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Adding a Shoulder Dart
Some of you may have rounding in your upper back or a protruding shoulder blade and as a result, your bodice and shirt patterns would fit better if they had a shoulder dart. As we all know, the purpose of a dart is to shape a curved area of the body. For some of you, your upper back and shoulder may not appear substantially rounded, but adding this shoulder dart may benefit the fit of the back bodice.
Here is an easy technique for adding a shoulder dart to either the Bodice Back or to the Shirt Back pattern.
Step 1. Draw line A to B as illustrated. This line should be at a level where the most rounding or protruding fullness is on your back. Then draw line C to D as shown. This line does not have to be at a right angle to A-B, but the angle that you choose will affect the final position of the dart therefore, it should be at a pleasing angle for your specific body shape. And, if you were to design a shoulder princess line, you'd want the shoulder dart to connect in a pleasing line toward the top of the waist fitting dart. You may need to sew a couple of tests to make sure you’re pleased with the results.
Step 2. Cut from A to B and from C to D, leaving a paper hinge at the armscye point B and at point D on line A-B.
Step 3. Spread the shoulder area of the pattern open as shown always maintaining the paper hinge points. This will open up a small dart shape in the shoulder seam line and will automatically lengthen CB. Often people with rounded, protruding shoulder blades also have some rounding at the upper back and this extra length will help the bodice back to sit more comfortably. Additionally, depending on how rounded your entire back is, you may also want to add a CB seam which is shaped/curved to suit your body contours. For Rounded Back instructions, see Page 14 #3 in the Minor Tune-Ups section of the Dress Kit Instruction Book.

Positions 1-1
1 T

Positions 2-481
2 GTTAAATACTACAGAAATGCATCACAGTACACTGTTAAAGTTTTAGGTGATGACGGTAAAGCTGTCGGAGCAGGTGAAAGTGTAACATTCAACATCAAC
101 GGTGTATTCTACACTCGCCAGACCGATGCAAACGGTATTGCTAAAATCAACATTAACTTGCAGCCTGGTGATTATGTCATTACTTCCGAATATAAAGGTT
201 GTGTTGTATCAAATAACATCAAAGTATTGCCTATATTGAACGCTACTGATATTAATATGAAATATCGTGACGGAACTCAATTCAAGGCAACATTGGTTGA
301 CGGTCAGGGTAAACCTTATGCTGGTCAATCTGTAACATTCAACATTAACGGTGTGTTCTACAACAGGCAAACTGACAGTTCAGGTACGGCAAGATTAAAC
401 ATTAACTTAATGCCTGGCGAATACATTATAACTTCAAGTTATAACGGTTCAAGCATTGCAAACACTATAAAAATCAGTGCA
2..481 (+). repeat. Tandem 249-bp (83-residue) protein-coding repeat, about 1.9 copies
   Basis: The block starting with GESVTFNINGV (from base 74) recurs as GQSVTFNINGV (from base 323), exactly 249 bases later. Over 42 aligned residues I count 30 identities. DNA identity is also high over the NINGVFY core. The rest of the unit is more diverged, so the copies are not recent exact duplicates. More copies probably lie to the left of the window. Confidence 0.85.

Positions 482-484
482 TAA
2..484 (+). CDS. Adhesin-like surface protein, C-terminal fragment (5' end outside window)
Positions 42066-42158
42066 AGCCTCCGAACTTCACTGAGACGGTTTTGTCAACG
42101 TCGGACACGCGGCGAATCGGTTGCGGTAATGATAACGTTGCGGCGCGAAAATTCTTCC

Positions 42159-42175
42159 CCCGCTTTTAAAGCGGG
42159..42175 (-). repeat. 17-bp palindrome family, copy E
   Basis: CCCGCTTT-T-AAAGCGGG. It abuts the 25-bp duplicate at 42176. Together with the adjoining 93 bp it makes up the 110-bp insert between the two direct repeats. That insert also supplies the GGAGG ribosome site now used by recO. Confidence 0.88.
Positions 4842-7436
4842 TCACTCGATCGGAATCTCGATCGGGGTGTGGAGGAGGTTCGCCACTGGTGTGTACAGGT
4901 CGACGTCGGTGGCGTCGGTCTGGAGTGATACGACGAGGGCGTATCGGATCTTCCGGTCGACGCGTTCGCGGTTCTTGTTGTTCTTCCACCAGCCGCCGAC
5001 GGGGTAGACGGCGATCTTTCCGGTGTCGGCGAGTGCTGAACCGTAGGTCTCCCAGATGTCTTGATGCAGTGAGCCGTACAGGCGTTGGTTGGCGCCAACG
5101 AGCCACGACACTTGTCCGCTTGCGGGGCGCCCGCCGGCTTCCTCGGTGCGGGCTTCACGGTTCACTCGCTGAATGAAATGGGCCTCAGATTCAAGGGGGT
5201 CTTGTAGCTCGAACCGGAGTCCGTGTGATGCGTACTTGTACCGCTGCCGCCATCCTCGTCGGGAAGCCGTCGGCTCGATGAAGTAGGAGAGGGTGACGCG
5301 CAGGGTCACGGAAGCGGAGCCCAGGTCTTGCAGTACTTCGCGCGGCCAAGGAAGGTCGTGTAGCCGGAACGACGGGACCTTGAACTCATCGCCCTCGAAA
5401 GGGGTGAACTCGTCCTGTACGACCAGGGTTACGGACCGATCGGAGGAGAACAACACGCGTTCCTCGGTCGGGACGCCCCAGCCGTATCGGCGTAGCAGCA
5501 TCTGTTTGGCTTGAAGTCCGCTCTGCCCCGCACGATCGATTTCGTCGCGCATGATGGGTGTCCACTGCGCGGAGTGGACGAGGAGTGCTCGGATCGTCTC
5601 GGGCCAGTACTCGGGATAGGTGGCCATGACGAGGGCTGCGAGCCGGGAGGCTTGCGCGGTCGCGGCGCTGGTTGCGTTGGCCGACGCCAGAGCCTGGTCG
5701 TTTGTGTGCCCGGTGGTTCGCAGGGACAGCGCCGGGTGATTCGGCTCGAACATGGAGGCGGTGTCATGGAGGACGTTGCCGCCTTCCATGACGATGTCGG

Step 5. This technique for adding a shoulder dart shouldn't distort the armscye significantly. However, if the armscye appears too angled at the armscye hinge pivot point, make sure to blend/true to create a smooth curve.
Step 4. The more you open/lengthen CB that results in a wider dart, the more the upper and lower center back line becomes 'jogged'. To maintain CB on the fold of the fabric, simply draw/true a new CB from the back neck point to the waist point. Also re-establish a parallel straight of grain marking. Depending on how accurately you measured your CB waist length and where this length is actually needed, you may now need to shorten CB at the waist and gently true from CB to the side seam.
Also, perfect/true the dart cutting line (shoulder line) by backing the opening with tracing vellum, fold the dart into stitching position, then cut along the shoulder line. When the dart is opened up, it will automatically give you the correct cutting line for the shoulder seam line.
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This is an example of adding a shoulder dart in an actual pattern. Notice that CB has had a seam allowance added, but this is not always necessary. The amount of space added at CB was 5/8", then CB re-measured and shortened at the waist edge. Notice the slight curve down toward the side seam at the waist edge. The back waist fitting dart, going toward the shoulder seam, has also been lengthened and stitched in a slight curve to add more shaping to the back bodice.